Really young, according to the Manhattan Institute's Sol Stern.
What all conscientious teachers ought instead to try to inculcate in students is "literacy for social equity and social justice," a literacy that can deconstruct language and show how it is used to maintain power and privilege in our current society.
These are the views of Brian Cambrough, a professor in New South Wales and a leader of the "whole-language movement." Cambrough's wisdom plays a dominant role in a new New York City public school how-to-teach-reading campaign.
Another unscientific theorist involved is Lucy Calkins, a professor at Columbia's Teachers College. Stern on Calkins:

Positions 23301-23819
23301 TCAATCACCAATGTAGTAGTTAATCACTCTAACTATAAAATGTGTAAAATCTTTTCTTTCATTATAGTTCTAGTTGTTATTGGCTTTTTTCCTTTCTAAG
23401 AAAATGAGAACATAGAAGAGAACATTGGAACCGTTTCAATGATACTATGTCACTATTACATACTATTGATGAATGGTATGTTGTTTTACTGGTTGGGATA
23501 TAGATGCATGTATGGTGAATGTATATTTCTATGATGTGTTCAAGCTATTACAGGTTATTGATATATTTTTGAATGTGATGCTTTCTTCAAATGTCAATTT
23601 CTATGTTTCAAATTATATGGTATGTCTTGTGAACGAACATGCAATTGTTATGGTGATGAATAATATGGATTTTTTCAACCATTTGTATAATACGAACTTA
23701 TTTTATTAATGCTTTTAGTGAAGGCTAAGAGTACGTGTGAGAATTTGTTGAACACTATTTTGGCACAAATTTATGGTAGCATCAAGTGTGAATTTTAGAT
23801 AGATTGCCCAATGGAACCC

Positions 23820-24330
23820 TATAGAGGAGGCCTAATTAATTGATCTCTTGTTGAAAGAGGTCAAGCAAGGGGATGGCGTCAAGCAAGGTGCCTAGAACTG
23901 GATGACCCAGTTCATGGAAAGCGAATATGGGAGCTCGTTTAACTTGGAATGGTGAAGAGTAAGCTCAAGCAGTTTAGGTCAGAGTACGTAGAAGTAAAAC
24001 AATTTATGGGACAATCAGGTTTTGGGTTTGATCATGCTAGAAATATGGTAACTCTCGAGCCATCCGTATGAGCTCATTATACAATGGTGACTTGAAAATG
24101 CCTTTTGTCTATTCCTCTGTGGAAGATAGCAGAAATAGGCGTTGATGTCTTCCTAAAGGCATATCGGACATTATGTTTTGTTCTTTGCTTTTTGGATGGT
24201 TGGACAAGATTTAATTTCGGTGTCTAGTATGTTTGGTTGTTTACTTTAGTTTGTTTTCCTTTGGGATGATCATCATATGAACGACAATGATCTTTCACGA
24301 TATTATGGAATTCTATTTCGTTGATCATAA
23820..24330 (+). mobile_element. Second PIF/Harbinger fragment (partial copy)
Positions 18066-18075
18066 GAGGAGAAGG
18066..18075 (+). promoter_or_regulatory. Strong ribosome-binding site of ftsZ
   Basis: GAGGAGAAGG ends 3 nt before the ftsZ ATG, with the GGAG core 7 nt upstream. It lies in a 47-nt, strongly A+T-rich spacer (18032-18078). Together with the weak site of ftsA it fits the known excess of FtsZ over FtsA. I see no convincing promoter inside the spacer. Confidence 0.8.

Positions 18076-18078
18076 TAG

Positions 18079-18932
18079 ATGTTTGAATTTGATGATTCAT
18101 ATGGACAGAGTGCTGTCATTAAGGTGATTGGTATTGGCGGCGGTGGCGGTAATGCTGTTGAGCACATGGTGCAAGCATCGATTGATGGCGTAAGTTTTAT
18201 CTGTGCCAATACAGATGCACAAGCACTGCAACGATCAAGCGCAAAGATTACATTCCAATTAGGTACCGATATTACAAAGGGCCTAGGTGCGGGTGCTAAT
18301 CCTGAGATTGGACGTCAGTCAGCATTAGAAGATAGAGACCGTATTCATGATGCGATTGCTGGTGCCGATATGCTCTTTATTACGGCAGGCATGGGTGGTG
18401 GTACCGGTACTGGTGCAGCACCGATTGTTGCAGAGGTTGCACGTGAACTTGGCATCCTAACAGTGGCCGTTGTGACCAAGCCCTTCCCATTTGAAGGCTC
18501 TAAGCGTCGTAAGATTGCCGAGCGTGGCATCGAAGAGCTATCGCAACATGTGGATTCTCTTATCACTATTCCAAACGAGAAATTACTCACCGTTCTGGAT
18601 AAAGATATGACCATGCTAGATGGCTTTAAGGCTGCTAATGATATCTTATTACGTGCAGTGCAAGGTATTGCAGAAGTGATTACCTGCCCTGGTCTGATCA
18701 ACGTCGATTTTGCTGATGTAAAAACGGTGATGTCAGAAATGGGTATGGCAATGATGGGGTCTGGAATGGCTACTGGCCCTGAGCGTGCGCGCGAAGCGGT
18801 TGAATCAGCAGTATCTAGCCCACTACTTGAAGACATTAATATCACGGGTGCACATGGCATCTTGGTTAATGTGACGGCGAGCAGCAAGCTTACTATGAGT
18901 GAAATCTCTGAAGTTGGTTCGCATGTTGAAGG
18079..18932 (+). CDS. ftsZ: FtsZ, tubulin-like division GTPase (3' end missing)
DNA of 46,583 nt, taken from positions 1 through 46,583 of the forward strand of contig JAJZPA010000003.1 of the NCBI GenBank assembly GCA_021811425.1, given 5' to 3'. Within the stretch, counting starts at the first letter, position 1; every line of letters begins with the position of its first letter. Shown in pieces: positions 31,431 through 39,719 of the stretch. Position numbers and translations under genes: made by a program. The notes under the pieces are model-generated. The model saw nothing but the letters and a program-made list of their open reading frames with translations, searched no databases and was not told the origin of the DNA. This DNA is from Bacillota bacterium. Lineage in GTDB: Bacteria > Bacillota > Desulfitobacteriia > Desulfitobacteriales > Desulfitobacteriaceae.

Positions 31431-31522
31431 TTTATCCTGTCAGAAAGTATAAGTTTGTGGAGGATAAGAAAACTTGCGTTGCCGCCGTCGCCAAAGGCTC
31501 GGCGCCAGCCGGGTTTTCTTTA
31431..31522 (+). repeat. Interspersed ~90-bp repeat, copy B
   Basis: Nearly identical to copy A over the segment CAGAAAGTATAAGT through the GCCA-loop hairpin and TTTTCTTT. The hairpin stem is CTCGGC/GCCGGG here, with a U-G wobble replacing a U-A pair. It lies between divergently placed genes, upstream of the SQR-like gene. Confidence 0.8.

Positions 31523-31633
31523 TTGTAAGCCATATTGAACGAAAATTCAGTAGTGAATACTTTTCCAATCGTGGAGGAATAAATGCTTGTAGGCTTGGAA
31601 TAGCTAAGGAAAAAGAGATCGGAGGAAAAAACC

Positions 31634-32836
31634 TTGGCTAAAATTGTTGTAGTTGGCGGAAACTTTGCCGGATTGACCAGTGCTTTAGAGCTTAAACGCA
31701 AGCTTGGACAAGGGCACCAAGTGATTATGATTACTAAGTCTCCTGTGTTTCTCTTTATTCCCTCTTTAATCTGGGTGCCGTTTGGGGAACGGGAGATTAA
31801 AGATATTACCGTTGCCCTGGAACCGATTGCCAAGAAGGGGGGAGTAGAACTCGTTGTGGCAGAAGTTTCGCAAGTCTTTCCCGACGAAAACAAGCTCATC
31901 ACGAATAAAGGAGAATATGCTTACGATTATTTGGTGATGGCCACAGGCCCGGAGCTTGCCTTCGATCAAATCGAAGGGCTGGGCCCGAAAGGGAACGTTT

As I pointed out in "Breaking Free," her approach to teaching reading and writing to young children is based on the Romantic idea that all children are "natural readers and writers" and should be encouraged to start scribbling in journals and rewriting composition drafts without worrying or being taught much about formal grammar or spelling. Under Ms. Calkins's tutelage, the city's new literacy curriculum encompassed two of progressive education's key commandments -- that teachers must not "drill and kill" and that children can "construct their own knowledge."
Or they can actually learn to read.
Pity the "liberated" schoolchildren. Those with dedicated parents will learn to read at home -- because they certainly won't get the instruction at school.